Audits reveal issues that cost Utah millions of dollars

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SALT LAKE CITY -- Audits of Utah’s Department of Corrections (UDC) and Adult Probation and Parole (AP&P) found some glaring issues, including inconsistencies in practices that are costing the state millions of dollars.

The findings, released Tuesday, gave new Corrections Executive Director, Rollin Cook, a lot to answer for.

“Just like anywhere else, we have our things that we need to improve upon,”Cook said following a meeting with the Legislative Management Committee’s audit subcommittee.

Only five months on the job, Cook took office toward the end of two extensive reviews that uncovered some costly problems, according to auditors.

The first was a budget audit that found that Cook’s predecessor didn’t fully disclose the financial situation of the UDC. In February 2011, the former executive director claimed if the UDC was hit with budget cuts, they’d be forced to release inmates early. However, four months later, raises were given to more than 500 employees, totaling approximately $4.5 million.

“We’re not implying that anything necessarily wrong occurred,” Lead Auditor Jesse Martinson said. “The timing just seemed a little off because they were so close to each other, and this was during a time in 2011 when they were having a budget cut.”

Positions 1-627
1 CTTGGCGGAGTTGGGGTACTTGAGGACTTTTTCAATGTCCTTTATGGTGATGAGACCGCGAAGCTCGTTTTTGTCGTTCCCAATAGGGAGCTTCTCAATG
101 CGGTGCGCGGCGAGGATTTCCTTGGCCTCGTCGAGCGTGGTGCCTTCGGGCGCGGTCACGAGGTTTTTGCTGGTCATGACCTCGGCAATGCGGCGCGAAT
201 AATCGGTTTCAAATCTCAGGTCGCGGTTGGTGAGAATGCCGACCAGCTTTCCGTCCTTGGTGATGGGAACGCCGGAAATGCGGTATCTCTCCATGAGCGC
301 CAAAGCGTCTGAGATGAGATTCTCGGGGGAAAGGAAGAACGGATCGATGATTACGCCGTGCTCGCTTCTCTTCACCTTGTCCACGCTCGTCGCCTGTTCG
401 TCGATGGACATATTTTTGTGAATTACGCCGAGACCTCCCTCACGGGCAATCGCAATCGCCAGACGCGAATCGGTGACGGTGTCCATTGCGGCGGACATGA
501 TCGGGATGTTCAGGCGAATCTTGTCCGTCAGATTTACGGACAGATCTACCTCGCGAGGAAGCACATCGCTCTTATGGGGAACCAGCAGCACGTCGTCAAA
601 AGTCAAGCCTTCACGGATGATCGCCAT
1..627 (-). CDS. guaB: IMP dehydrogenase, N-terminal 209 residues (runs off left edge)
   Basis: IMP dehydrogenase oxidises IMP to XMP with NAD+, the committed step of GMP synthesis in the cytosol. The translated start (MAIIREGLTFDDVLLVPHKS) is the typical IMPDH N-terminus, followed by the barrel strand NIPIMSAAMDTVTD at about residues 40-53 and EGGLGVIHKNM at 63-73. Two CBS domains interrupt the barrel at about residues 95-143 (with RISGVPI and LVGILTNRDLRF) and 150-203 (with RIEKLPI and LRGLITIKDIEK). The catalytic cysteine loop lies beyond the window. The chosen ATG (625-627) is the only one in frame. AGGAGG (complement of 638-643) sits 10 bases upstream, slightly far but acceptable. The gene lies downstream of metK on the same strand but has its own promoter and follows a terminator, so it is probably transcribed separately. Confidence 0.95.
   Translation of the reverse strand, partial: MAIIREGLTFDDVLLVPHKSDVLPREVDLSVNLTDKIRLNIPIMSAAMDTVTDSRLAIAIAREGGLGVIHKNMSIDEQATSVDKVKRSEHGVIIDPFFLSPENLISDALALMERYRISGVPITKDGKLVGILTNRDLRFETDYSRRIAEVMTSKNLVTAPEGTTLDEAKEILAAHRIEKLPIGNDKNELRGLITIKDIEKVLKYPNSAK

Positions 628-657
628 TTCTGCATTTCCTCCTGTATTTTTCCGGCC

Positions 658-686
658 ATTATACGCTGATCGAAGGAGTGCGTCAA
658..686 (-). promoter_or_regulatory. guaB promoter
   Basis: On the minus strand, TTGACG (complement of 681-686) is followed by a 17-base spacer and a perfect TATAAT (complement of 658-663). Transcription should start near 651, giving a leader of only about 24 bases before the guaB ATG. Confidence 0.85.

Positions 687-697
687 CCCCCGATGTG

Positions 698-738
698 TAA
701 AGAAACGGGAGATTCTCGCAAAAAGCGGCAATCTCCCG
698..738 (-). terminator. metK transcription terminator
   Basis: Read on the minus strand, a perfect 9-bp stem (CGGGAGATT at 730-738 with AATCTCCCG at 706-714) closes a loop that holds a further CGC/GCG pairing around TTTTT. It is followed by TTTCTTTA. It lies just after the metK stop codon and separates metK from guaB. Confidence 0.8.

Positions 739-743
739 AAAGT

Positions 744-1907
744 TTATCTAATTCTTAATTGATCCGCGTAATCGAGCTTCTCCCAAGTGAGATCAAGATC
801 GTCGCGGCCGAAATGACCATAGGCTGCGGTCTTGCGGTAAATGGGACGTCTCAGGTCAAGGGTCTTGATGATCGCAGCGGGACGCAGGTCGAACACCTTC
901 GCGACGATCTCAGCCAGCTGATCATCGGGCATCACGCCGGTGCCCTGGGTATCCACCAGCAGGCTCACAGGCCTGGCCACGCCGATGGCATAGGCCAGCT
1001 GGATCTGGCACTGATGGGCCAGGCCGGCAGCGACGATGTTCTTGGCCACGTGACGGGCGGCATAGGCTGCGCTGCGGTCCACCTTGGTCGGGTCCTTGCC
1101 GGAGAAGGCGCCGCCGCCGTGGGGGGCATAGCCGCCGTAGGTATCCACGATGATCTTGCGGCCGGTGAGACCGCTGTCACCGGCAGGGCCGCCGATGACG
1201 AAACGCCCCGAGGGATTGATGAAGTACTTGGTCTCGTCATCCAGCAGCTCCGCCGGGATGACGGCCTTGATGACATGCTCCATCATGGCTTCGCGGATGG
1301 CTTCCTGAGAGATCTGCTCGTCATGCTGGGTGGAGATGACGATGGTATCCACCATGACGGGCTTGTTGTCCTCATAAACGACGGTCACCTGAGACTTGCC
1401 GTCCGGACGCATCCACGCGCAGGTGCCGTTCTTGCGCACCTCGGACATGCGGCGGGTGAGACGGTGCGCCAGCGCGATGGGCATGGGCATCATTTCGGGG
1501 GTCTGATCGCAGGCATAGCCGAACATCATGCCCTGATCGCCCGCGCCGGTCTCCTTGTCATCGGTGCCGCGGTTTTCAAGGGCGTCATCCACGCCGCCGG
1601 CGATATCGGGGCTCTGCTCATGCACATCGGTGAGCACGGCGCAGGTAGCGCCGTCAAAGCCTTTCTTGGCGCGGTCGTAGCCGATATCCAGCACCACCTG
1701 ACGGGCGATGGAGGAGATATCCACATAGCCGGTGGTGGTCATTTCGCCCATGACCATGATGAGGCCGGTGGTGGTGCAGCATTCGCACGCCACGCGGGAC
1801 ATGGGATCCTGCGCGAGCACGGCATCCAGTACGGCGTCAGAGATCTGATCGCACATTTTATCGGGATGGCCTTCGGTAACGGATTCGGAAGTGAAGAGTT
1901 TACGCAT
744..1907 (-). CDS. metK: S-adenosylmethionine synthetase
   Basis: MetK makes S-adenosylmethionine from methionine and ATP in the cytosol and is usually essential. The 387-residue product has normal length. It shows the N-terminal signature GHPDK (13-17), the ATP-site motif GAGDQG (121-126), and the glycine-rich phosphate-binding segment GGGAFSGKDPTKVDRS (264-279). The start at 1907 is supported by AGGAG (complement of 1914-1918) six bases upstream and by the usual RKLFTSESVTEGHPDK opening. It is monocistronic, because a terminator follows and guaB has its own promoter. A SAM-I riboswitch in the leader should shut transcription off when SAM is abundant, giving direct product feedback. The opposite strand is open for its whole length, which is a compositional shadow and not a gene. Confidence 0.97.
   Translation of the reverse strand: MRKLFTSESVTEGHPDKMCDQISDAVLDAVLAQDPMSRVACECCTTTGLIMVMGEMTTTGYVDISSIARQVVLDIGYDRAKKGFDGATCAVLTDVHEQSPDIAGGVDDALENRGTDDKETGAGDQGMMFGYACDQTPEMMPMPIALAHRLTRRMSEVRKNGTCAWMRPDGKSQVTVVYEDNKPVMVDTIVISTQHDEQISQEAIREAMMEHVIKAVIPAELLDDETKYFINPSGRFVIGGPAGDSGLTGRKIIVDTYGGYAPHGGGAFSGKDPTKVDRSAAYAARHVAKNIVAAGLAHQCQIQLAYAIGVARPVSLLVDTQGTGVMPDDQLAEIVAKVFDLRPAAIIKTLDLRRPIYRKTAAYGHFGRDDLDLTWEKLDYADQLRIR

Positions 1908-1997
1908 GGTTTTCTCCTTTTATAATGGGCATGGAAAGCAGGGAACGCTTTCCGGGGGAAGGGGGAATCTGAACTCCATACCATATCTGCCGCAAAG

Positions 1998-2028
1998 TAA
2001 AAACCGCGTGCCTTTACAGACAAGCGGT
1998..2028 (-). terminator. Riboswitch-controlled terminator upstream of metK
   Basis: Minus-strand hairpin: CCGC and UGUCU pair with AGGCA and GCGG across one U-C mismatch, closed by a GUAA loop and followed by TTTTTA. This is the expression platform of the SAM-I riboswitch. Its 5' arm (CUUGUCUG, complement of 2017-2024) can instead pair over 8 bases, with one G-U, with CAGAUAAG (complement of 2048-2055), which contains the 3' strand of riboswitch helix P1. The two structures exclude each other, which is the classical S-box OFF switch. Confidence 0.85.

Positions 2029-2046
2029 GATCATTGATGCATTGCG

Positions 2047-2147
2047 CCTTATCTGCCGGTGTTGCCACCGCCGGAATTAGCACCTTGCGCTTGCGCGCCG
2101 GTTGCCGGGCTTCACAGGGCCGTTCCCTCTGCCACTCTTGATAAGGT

In fact, the audit found that since 2009, the UDC has spent less than what they were appropriated, and by 2012 had a surplus of about $25 million because of jobs that went unfilled.

“Fortunately, I guess, for me, that didn’t occur under my administration,” Cook said. “We do agree they weren’t as probably as forthcoming as they should have been at the time.”

Compounding the budget woes is a lack of guidelines within the state’s probation and parole system that is landing more people in prison, according to the report.

From 2000 to 2012, inmates on probation or parole accounted for 67 percent of new prison admissions. The report blames the high rate of revocation, in part, on differing views around the state as to when someone should have their parole or probation revoked.

The audit stated: “An offender in one office may be allowed multiple violations before supervision is revoked, while in other areas of the state fewer violations will result in revocation. We believe that the variation in the rate and threshold for revocation illustrates a lack of fundamental fairness in parolee and probationer manager.”

Cook acknowledged there was room for improvement, and he said the audits would highlight a path for the UDC to follow. Per the auditors’ recommendations, the AP&P has already contacted the Sentencing Commission to begin reviewing violation guidelines.

“We have a tough job,” Cook said. “Our correctional officers and our AP&P officers have a tough job to do, and that’s the things they were looking at, different things we can improve and we’ll continue to do that. I think the most important thing is that we’re open to looking at those things and what sort of thing can we do better for the citizens of Utah.”